Particulate Concentrations

How clean is the Bay Area’s air?

Particulate Concentrations

Particulate matter concentrations refer to the amount of fine particulate matter in the air. Fine particulate matter (PM2.5) is very small, measuring less than 2.5 microns or 1/25 the width of a human hair – yet it poses a significant health risk when inhaled. Air quality standards for particulate matter are designed to protect public health in two different ways: the annual average focuses on long-term (chronic) exposure, while the peak 24-hour average emphasizes short-term (acute) exposure.

Particulate matter poses a significant health threat and environmental issue to Bay Area residents. While these tiny particulates may seem innocuous, their minuscule size allows them to reach deep into the lungs and bloodstream, where they can trigger serious (or even fatal) conditions like asthma, strokes and heart attacks. Fine particulates are emitted by a wide range of activities and sources, including residential wood burning, industrial sources, wildfires and motor vehicles. Particulate matter levels are often elevated in close proximity to freeways and high-volume roadways.

Regional Performance
Particulate matter concentrations declined in 2016 – benefiting from both long-term reductions in emissions and short-term wet weather conditions.

Over the past 15 years, regional 3-year annual average particulate matter concentrations have fallen from 12.3 micrograms (μg) per cubic meter to just 7.8 micrograms per cubic meter – a remarkable improvement in a relatively short time. Peak particulate matter levels also declined significantly over this time period, as indicated by the peak 24-hour average trend. The most recent downward tick in particulate matter levels has been attributable to emission reduction programs as well as favorable weather conditions. An extended period of light winds and no rain contributed to higher levels of particulate matter accumulating in the Bay Area air basin in 2015; the return of wet and windy winter weather conditions in 2016 provided a natural scrubbing that “washed” particulate matter from the air.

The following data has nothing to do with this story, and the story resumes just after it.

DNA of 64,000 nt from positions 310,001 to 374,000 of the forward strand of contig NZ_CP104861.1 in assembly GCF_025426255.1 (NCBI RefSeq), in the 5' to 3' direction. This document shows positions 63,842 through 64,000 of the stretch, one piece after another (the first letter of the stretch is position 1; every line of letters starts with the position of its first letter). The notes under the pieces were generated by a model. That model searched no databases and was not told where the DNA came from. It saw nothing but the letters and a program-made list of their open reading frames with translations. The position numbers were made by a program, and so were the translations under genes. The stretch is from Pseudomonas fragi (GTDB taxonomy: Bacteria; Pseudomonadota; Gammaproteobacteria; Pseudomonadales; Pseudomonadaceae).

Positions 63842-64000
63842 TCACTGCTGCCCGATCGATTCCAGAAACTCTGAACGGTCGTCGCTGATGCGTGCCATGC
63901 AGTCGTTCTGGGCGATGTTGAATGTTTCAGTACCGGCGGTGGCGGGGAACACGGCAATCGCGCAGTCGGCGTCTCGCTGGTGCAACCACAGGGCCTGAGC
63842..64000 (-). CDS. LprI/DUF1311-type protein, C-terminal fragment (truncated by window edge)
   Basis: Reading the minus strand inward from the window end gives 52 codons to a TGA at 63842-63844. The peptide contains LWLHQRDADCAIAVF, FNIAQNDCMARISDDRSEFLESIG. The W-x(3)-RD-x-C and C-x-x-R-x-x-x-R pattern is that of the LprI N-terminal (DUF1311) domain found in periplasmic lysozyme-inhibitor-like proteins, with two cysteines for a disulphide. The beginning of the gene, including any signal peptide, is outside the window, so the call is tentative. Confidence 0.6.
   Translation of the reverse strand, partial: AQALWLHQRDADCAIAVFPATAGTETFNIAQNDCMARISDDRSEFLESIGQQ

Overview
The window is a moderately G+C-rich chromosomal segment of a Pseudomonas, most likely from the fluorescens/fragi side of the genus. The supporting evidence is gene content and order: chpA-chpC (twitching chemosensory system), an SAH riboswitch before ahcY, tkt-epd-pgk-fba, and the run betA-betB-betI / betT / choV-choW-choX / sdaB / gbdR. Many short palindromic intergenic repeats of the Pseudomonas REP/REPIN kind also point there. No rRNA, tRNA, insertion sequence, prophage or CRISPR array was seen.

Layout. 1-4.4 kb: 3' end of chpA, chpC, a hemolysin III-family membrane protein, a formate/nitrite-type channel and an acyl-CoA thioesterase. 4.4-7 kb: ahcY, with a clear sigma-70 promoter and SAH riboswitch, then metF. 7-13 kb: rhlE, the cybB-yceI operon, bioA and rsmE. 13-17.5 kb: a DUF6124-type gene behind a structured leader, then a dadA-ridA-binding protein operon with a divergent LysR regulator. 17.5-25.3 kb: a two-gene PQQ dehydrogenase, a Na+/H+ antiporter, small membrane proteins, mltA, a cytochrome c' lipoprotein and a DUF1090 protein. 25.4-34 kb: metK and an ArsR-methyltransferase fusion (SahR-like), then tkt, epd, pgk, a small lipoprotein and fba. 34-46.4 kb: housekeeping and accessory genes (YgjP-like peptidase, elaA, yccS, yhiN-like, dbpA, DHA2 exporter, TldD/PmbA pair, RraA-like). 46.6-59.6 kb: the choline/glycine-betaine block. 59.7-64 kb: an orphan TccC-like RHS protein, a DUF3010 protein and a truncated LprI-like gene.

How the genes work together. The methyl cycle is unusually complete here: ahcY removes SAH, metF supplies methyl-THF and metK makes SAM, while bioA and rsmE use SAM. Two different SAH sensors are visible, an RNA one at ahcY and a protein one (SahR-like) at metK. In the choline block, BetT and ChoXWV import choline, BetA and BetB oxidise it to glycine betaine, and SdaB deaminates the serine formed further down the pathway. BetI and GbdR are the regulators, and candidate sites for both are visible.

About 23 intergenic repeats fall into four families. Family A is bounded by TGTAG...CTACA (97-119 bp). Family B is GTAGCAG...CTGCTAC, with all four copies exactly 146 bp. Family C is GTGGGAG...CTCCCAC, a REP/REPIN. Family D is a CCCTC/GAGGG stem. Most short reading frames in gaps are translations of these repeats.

The Bay Area has made progress in reducing particulate emissions and has reported concentrations below national air quality standards in recent years. However, there is no known safe threshold for exposure to particulate matter. On days when fine particulate matter concentrations spike due to worst-case conditions, Bay Area residents face significant health risks.

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Historical Trend for Particulate Matter Concentrations — Bay Area

Local Focus
Local particulate matter concentrations are influenced by variations in emissions and local weather conditions.

Although local concentrations in the Bay Area may be higher in close proximity to major emissions sources, particulate levels are relatively similar for different subregions throughout urbanized portions of the Bay Area. Outliers include the areas around West Oakland, San Pablo and Vallejo, where heavy traffic volumes result in above-average particulate matter levels. Areas around Napa also experiences higher particulate matter levels, a result of its high levels of residential wood-burning activity. In contrast, the northern and southern portions of the region near Gilroy and Sebastopol have consistently seen some of the lowest PM2.5 levels in the urbanized Bay Area.